Sarabjit prayer meet: Aishwarya touches Dalbir Kaur’s feet


Sarabjit Singh’s prayer meet was an emotional moment not only for the family members of the late Sarabjit Singh but also for the entire team of ‘Sarbjit’, which is being directed by Omung Kumar of ‘Mary Kom’ fame. When Aishwarya Rai Bachchan, who essayed the role of Sarabjit’s sister Dalbir Kaur was invited to the stage, she touched her feet.

'Sarbjit' stars Aishwarya Rai Bachchan, Randeep Hooda, Richa Chadha along with their director Omung Kumar, came together to commemorate the third death anniversary of Sarabjit Singh. Darshan Kumar and producer Jacky Bhagnani were also present along with Sarbajit's sister Dalbir Kaur, his wife and a daughter.

Aishwarya, who turned emotional after Dalbir's speech, said she was honoured to play the part. “Thank you for allowing us into your lives and having faith in all of us. We are blessed that we have got to know you’ll and had the opportunity to be the vehicles to translate your story to the world, which is such an important story.”

The movie directed by Omung Kumar is based on Sarabjit, who died following an assault by fellow prisoners at a Pakistani jail. Omung said, “I had earlier made up my mind to not make another biopic but when I saw her (Dalbir) speeches on YouTube, I decided that this story needs to be told.”

Randeep Hooda, who played the lead role in ‘Sarbjit’ said, “I can’t fathom what Sarbjit must have gone through in the 23 years he spent in jail. But what is even more terrible is what the entire family went through. I am thankful to the whole family; it’s not easy to bear your pain and to trust people with your own lives. I am extremely thankful to Omung for being so careful and sensitive while bringing it to light."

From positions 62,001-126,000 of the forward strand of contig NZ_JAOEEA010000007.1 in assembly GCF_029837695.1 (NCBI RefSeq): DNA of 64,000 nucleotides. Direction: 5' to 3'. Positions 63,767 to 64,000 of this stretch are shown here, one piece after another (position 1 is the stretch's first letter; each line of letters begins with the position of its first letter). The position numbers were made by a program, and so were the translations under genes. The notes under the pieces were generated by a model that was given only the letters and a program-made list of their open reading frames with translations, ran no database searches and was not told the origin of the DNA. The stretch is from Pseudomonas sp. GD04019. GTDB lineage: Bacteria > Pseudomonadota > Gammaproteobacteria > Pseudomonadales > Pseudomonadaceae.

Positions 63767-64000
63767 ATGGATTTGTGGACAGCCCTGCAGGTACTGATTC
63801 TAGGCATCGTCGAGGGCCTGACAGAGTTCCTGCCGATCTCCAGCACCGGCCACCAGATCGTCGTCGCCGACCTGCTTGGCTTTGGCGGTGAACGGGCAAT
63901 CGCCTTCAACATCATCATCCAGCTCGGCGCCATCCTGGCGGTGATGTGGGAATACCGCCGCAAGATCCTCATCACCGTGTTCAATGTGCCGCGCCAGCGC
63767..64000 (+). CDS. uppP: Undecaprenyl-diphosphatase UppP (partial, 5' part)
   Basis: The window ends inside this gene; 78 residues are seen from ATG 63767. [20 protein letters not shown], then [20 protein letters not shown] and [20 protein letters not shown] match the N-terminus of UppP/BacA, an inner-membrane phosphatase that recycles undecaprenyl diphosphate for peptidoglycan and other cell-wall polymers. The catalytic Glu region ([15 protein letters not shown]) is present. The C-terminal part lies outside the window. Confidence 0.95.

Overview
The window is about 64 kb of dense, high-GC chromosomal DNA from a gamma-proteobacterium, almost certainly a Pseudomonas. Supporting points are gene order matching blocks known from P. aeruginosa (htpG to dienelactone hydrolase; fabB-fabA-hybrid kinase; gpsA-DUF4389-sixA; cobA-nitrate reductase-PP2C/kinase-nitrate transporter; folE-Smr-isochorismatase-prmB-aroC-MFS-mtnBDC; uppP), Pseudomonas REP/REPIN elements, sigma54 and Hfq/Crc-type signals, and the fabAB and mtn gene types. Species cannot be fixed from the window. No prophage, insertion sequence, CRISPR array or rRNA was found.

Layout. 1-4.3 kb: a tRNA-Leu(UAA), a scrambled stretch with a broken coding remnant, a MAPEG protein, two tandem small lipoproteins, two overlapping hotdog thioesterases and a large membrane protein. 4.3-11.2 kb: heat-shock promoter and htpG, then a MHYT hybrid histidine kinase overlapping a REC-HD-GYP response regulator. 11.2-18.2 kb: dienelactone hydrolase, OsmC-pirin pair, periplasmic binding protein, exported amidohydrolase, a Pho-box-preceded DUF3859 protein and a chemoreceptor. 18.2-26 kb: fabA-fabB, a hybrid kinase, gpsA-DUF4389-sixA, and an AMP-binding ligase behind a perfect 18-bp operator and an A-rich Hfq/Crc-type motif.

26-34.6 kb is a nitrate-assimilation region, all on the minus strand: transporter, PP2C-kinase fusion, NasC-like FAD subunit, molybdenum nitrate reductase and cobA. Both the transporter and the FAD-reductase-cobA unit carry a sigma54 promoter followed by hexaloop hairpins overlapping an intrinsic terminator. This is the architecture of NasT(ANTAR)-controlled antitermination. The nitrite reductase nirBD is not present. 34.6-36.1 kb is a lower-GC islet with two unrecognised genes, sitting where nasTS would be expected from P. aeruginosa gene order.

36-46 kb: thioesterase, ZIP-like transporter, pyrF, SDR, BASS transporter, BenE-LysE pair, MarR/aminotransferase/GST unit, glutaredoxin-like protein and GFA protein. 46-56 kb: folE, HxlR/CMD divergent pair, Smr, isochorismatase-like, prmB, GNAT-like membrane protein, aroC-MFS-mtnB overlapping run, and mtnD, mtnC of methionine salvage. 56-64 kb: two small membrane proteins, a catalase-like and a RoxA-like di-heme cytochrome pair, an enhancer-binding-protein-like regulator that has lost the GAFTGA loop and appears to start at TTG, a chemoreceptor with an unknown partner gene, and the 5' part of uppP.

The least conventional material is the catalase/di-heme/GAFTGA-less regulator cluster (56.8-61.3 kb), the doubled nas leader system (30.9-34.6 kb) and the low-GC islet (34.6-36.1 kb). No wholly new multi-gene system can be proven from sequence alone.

The actor also said that the film does not show Pakistan in a bad light. "I don't think there is any Pakistan bashing per say in the film. But yes, there are a lot of prisoners over there and some are subjected to atrocities. I am not sure if that happens here as well...If you treat somebody for such things just because of their nationality and not their crime, then, if it happens in India or Pakistan, it is always wrong."

Randeep said the film basically tells the pain of a common man, who was stuck between the political climate of India and Pakistan. "The film is based in a Pakistan prison. But there is nothing that we are bashing a country like Pakistan. It's just a situation where a normal person is stuck between the political ups and downs between the two countries."
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